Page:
Ernest Mandel

The life of Ernest Mandel and the impasse of orthodoxy

Submitted by martin on 1 September, 2017 - 12:12 Author: Martin Thomas
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Ernest Mandel (1923-95) was the world's best-known Trotskyist for some decades; the interpreter and synthesiser for the "Orthodox Trotskyist" mainstream; and also a prolific writer many of whose books reached readerships far beyond circles sympathising with Trotskyism.

Jan Willem Stutje, a Dutch academic professing "a close affinity" to Mandel's ideas, has written a biography which is of great interest for the reasons that biographies are generally interesting, that they help us see how the subject's ideas intertwined with their life and times.

The new opposition in the post-Mandelite Fourth International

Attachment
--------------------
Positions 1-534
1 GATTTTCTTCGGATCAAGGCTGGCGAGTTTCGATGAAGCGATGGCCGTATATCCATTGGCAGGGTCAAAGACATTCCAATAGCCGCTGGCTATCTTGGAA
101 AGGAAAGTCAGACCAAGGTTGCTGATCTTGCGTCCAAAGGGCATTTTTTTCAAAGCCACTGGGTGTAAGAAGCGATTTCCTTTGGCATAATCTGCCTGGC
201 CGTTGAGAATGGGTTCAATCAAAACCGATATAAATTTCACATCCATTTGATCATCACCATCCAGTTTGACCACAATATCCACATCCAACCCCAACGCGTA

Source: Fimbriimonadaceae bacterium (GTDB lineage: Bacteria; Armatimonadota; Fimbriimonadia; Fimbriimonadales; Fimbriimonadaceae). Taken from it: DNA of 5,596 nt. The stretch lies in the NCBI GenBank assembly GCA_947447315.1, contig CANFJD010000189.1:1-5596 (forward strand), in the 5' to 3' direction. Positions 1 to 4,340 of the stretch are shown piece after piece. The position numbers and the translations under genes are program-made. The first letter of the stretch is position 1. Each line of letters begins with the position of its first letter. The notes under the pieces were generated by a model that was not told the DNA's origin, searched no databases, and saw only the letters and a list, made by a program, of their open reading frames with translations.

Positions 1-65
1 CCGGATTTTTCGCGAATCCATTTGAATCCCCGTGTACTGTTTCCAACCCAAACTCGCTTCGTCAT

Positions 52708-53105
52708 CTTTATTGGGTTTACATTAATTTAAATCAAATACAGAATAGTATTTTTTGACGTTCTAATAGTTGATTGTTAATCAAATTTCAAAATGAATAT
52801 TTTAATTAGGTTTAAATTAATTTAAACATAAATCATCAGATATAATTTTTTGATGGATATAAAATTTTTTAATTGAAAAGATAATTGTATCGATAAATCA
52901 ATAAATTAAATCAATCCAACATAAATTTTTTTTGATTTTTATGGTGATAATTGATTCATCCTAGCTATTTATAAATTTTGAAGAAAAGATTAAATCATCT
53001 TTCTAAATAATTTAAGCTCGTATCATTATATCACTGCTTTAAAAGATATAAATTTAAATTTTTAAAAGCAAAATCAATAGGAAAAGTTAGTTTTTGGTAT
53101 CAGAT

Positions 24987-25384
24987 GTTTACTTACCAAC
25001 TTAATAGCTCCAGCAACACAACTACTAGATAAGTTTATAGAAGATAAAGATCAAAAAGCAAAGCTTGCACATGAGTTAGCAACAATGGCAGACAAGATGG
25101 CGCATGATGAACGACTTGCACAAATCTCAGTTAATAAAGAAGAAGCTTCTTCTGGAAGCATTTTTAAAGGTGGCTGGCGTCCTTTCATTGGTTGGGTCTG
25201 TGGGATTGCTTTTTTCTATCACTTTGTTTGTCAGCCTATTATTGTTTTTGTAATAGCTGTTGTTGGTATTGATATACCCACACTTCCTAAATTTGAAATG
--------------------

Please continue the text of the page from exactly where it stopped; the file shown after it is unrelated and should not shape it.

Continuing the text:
Submitted by martin on 9 August, 2017 - 11:28 Author: Martin Thomas

1. How the Fourth International's world view was shattered in 1989-91

Since the 1990s, the "Fourth International" has become more and more like a loosely-Marxist think-tank, or association of think-tanks, geared to left social democracy.

"Fourth International" here refers to the international network associated with the ideas of Ernest Mandel, otherwise called "USFI" or "United Secretariat of the Fourth International", though it ceased to have a leading body called "United Secretariat" as long ago as 2003.

Ernest Mandel 1923-95

Submitted by Matthew on 11 January, 2011 - 3:24

Ernest Mandel, the foremost post-Trotsky Trotskyist for many decades, died in his native Belgium on 21 July, at the age of 72.

He joined the Trotskyist movement at the age of 16 in 1939. Showing a fortitude and a courage difficult for us to imagine, in 1940 Mandel and other young Trotskyists set about reorganising the Trotskyist movement under the guns of the Nazi occupation forces. Arrested, Mandel persuaded his guard to help him escape. He survived a period in a concentration camp.